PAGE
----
Monday, October 21, 2013

The Right Thing to Do

The maple tree in my front yard has turned a gorgeous shade of orange.  We are at peak color in my area, which means in another week, the yard will be full of leaves.  I'll rake them and heap them in my vegetable gardens. 

We are planning to put our house on the market in March.  A few people have asked why I am bothering to put leaves on vegetable beds I won't use.  There are two answers to this question:

1.  March is 5 months away.  A lot can happen in that amount of time.  It is possible we might not move, but more importantly...

2.  I am a long range thinker.  I put organic matter in the soil because it is the right thing to do.  I planted fruit and shade trees in my yard for the same reason.

Not since I was a child, have I been a "what's in it for me?" person.  I plant trees because even if I do not get to see them grown into maturity, someone else will.  It is the right thing to do.  There was one living tree in my yard when we bought our home 9 1/2 years ago.  Now there are seven trees.  This "I don't get to see the benefits of it" mindset that so many of us Americans have has got to stop. 

I amend the soil in ground I may not work because as the steward of this small patch of ground, it is the right thing to do.

I honestly believe that if we all started thinking long-term, instead of short-term, we can change how we live.  We'll be happier, healthier, and more satisfied. 

If we do move, new people could cut down all the trees, dig up all the gardens, and start using loads of fertilizer and herbicides.  That would be their choice.  I refuse to make my decisions based on what someone might do and instead, I make decisions, based on what is right.

Tuesday, October 15, 2013

Stocking Your Pantry

I'll admit, I'm a prepper wannabe.  It probably started when I began reading the Foxfire books over a dozen years ago.  My paternal grandmother had a giant freezer in her basement and lots of canned fruits & vegetables on the basement shelves.  I remember visiting in late summer and watching her can corn and then I'd see that corn get brought out for holiday meals.  My mom told me all about growing up in the mountains of West Virgina, poor, and her mother getting large bags of flour, sugar, beans, etc. One of my aunt's built a large separate root cellar in addition to the one in her basement.  Both are filled with summer fruits and vegetables.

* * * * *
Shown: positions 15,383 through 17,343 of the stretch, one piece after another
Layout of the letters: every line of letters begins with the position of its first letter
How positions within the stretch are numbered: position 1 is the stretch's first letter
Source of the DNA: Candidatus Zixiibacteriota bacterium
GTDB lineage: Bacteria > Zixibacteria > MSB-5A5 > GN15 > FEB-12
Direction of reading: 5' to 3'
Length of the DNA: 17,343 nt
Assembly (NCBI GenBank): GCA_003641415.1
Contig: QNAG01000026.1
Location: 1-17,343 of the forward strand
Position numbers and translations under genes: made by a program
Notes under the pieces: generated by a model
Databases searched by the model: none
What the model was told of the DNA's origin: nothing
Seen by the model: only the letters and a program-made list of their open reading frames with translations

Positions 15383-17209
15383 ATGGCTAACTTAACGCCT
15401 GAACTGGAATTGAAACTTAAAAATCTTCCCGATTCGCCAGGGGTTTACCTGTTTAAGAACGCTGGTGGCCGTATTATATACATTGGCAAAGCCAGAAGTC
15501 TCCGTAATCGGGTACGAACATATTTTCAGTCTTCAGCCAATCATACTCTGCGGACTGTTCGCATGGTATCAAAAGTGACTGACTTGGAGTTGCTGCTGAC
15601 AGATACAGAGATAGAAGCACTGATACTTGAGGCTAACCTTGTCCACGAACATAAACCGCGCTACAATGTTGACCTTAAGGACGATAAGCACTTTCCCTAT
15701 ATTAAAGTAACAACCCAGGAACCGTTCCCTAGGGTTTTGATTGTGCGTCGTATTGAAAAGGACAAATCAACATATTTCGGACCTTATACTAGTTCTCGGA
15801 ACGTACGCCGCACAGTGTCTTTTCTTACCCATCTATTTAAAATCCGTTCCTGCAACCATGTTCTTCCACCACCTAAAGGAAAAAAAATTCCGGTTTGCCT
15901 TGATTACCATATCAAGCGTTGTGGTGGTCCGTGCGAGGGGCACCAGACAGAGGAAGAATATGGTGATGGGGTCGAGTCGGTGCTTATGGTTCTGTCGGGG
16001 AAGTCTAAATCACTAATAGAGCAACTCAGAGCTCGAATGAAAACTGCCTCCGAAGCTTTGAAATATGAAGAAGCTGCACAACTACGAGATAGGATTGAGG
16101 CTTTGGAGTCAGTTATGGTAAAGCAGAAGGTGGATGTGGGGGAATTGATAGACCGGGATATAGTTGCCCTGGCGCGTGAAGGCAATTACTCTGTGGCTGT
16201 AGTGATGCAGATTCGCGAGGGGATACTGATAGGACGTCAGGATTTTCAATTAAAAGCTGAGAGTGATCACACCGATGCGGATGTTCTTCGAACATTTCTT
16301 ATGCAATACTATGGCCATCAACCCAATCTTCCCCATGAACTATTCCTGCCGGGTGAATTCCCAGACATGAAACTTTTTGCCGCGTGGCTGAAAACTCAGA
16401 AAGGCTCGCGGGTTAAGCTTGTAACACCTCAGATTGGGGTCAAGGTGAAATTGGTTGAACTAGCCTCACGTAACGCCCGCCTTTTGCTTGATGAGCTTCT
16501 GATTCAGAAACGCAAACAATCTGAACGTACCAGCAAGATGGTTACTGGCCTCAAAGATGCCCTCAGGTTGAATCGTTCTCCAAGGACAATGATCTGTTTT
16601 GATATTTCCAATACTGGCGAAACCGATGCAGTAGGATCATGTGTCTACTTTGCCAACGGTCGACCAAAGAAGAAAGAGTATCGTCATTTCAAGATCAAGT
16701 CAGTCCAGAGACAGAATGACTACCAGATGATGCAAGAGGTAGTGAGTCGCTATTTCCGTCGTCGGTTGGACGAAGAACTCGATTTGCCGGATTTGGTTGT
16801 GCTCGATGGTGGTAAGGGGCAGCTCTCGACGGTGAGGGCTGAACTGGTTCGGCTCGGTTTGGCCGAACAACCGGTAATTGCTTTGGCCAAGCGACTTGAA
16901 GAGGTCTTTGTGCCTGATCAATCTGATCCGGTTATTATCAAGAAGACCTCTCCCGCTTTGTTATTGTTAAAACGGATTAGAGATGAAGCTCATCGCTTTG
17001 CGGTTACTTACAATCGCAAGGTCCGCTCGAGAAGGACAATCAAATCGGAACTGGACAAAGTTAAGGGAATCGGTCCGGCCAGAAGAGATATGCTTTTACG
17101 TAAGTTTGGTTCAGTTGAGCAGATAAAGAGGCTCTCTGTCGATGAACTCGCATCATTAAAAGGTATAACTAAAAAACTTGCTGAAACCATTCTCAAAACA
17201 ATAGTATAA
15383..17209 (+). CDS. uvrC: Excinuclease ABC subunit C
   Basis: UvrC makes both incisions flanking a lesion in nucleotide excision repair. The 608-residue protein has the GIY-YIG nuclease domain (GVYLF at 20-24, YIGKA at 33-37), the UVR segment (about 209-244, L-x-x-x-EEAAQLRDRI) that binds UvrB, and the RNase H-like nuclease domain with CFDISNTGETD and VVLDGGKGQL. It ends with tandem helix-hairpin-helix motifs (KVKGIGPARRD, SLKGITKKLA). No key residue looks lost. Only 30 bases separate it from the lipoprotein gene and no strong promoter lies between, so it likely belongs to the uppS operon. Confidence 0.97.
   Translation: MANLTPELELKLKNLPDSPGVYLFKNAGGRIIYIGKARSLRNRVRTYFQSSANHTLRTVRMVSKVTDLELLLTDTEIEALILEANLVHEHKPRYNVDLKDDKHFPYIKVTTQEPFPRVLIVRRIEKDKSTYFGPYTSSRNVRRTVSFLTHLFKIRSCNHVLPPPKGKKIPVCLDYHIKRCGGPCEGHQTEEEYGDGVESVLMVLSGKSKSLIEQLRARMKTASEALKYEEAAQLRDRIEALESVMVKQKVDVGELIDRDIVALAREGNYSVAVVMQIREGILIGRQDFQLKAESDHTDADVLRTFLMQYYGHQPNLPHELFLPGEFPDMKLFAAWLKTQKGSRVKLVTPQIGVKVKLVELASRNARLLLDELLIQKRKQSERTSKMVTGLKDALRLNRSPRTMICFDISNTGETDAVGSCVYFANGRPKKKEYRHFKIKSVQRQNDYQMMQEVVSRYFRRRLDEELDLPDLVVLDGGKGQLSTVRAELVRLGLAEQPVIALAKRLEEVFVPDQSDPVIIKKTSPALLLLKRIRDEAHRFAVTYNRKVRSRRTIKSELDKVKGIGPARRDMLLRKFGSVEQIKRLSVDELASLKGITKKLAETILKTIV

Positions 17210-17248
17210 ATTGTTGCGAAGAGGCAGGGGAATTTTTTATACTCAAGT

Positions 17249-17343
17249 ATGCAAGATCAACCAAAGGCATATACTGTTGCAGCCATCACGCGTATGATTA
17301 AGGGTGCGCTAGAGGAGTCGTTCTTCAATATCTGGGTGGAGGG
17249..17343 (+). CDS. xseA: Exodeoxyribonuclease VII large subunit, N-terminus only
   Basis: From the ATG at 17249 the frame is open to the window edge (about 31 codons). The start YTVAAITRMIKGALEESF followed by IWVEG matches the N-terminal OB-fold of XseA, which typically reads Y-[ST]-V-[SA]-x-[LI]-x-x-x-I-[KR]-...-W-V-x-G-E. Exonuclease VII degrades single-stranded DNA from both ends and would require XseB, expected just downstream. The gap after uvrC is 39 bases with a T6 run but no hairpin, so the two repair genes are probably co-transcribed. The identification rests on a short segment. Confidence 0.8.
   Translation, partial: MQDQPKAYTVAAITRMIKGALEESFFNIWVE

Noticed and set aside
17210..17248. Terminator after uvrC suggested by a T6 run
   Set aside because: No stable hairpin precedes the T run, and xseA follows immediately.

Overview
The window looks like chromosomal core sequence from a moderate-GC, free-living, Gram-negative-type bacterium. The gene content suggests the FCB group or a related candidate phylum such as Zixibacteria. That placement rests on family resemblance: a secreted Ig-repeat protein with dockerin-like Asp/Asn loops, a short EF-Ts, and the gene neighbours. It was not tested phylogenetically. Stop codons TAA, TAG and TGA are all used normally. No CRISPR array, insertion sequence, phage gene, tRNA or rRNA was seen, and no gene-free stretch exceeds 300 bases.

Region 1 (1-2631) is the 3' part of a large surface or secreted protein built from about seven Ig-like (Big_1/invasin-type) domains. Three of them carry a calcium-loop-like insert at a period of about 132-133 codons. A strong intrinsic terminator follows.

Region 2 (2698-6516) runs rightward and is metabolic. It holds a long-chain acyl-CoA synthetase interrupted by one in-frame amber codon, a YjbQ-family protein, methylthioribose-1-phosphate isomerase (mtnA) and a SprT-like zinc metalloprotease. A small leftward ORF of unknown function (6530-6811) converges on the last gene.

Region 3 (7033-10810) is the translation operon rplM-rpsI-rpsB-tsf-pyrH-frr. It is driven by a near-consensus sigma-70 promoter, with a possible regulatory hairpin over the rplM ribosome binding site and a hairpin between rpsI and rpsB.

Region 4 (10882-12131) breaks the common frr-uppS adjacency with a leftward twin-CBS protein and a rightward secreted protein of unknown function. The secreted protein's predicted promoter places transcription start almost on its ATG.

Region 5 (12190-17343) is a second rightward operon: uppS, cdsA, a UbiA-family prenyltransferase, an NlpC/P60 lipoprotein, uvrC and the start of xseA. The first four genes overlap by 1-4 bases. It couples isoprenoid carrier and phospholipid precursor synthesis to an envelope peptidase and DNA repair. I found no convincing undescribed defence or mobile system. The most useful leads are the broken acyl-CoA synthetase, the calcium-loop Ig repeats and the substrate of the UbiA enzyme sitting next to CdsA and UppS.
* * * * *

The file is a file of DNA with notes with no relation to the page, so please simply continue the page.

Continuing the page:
My mother was not and is not a pantry filler.

I've been keeping a pantry and separate freezer with 2-3 months of food for a long time.  I started doing so when we bought a home in a small town 16 years ago and everything was a 30 minute highway drive away.  I started gardening then, as well, mostly to make and then can salsa.

As the years passed and I paid more attention to the aftermath of service disrupting disasters, I realized that keeping a pantry full of food and essentials to last a week or two was a good idea. There are lots of news stories on keeping an emergency fund in the bank, but not much about keeping an emergency supply of food, water, medicine, etc.

Slowly that two week supply of necessities has become a 2-3 month supply.  At my best, I have had 4-5 months of food and water on hand.  I am not ready to devote time and money into a one year supply like some people have.

My sister lives outside Salt Lake City, in a culture that does not find food storage at all odd or doomsdayish.  She's bringing me food grade buckets and gamma lids at Thanksgiving and I'm geeked out about it.  I buy rice, flour, and sugar in very large quantities and this will be a much better way to store them and not worry about critters getting into my food. I've never seen a mouse in my home (thanks to my cat, I'm sure) but ants and other bugs sure like my place.

My best advice to someone wanting to build their pantry without spending a lot of money would be to change how you shop for food.  For example, the next time you buy spaghetti, instead of getting one package, get two.  If you need oatmeal, and it is on sale, get two containers.  Second, learn to cook a few more things from scratch or from their raw or dried state.  Dried beans are cheaper than canned.

Visit your local library and find books on cooking from scratch and building your pantry.  The internet is also full of ideas for where to PUT a pantry and what you should have in it (food that you'll actually eat).  Mine is in a large closet in my basement, maybe yours will be on shelves over your washer, or in a drawer under your bed.  Everyone's pantry will look and function differently.

Building a pantry will give you a cushion and you'll feel more in control when money is tight or the power goes off.